Getting a Job with Babbel
With Babbel, students can improve their German skills to increase their chances on the job market.
ESMT Berlin is a leading international business school, founded by 25 German companies and associations in 2002. The English study programs attract students from all over the world. Even though all programs are held in English, international students are encouraged to learn German, to increase their job prospects in Germany. Therefore learning German is an integral part of the curriculum:
“With Babbel as our corporate partner for digital language learning, we offer our students an important building block for learning German.”Nick Barniville, Associate Dean of Degree Programs at ESMT.
Many of the international students want to work in Germany after their studies. With free access to the Babbel app, preparing to enter the German job market should be easier.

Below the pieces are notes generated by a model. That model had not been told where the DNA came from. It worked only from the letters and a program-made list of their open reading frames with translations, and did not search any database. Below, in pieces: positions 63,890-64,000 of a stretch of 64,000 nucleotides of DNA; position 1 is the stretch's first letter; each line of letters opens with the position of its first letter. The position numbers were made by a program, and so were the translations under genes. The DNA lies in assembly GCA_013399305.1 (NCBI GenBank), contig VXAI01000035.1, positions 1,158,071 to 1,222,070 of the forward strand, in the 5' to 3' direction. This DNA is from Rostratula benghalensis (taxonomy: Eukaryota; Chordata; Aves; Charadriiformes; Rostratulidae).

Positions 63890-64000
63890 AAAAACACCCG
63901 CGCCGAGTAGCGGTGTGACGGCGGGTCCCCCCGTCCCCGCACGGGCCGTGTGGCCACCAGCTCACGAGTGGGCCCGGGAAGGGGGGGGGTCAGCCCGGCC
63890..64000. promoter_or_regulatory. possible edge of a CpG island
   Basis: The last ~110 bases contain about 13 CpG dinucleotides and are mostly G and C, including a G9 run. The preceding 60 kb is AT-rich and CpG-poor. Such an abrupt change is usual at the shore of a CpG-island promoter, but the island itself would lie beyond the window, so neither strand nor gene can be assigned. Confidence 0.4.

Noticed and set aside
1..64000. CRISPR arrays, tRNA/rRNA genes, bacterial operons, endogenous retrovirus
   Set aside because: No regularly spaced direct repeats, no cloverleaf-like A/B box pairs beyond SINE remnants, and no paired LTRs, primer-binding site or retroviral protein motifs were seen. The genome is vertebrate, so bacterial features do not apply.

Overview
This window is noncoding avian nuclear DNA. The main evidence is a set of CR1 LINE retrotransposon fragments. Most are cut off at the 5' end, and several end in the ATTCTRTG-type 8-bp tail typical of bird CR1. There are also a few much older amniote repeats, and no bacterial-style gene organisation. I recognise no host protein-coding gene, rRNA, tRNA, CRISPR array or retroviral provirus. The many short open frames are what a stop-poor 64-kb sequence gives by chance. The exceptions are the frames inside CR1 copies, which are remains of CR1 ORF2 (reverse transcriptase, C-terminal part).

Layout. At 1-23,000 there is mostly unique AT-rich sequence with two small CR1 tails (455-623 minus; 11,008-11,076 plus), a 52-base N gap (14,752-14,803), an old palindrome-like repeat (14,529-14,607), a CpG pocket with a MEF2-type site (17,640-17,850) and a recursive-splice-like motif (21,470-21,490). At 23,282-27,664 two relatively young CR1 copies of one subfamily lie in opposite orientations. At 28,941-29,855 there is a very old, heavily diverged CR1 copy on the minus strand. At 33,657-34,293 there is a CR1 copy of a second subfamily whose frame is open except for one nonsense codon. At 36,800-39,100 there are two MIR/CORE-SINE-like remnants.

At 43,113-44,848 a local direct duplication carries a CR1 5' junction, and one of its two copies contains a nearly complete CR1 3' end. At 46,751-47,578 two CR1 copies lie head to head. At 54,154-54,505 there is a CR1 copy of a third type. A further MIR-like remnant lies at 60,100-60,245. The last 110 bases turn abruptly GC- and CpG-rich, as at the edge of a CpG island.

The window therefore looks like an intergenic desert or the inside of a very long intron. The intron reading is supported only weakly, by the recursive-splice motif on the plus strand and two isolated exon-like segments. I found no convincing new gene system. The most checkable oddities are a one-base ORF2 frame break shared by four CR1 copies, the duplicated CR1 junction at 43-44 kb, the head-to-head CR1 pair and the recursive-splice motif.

In Germany, the students then often work in German companies where English is spoken, however, knowledge of the local language is indispensable for them – a skill that MBA student Phuong Tran sees the value of:
“The more I use Babbel, the better I understand the German language and also German culture. That way, I can follow conversations in different contexts, which is tremendously relevant at work.”
So far, more than 80 students have signed up for Babbel. Babbel allows for flexibility, which is ideal for the schedule of a student – characterized by a mix of free time and intensive phases. An efficacy study from City University New York shows that success can be seen in the numbers: in 2016, CUNY researchers found that the language skills of Babbel users after 15 hours correspond to one semester of study at a university. “My MBA lasts one year and because of that, the schedule takes up a lot of time. To be able to learn a language while studying, I rely on the flexibility that Babbel offers,” Tran explains.
The pay-offs of learning with Babbel are twofold: The students are provided both a gateway to German culture as well as more certainty in the German job market.